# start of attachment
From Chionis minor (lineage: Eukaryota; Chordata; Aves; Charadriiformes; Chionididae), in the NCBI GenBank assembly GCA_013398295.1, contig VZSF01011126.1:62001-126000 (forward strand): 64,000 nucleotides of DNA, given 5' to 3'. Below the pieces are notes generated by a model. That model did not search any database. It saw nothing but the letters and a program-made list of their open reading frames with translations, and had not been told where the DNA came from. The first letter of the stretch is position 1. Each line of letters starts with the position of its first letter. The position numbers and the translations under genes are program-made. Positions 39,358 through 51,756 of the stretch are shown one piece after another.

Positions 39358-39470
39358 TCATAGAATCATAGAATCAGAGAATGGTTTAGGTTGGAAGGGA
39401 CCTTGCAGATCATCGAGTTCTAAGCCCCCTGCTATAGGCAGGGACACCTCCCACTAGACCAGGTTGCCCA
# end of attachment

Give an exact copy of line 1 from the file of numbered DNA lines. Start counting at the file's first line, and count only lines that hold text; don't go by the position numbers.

From Chionis minor (lineage: Eukaryota; Chordata; Aves; Charadriiformes; Chionididae), in the NCBI GenBank assembly GCA_013398295.1, contig VZSF01011126.1:62001-126000 (forward strand): 64,000 nucleotides of DNA, given 5' to 3'. Below the pieces are notes generated by a model. That model did not search any database. It saw nothing but the letters and a program-made list of their open reading frames with translations, and had not been told where the DNA came from. The first letter of the stretch is position 1. Each line of letters starts with the position of its first letter. The position numbers and the translations under genes are program-made. Positions 39,358 through 51,756 of the stretch are shown one piece after another.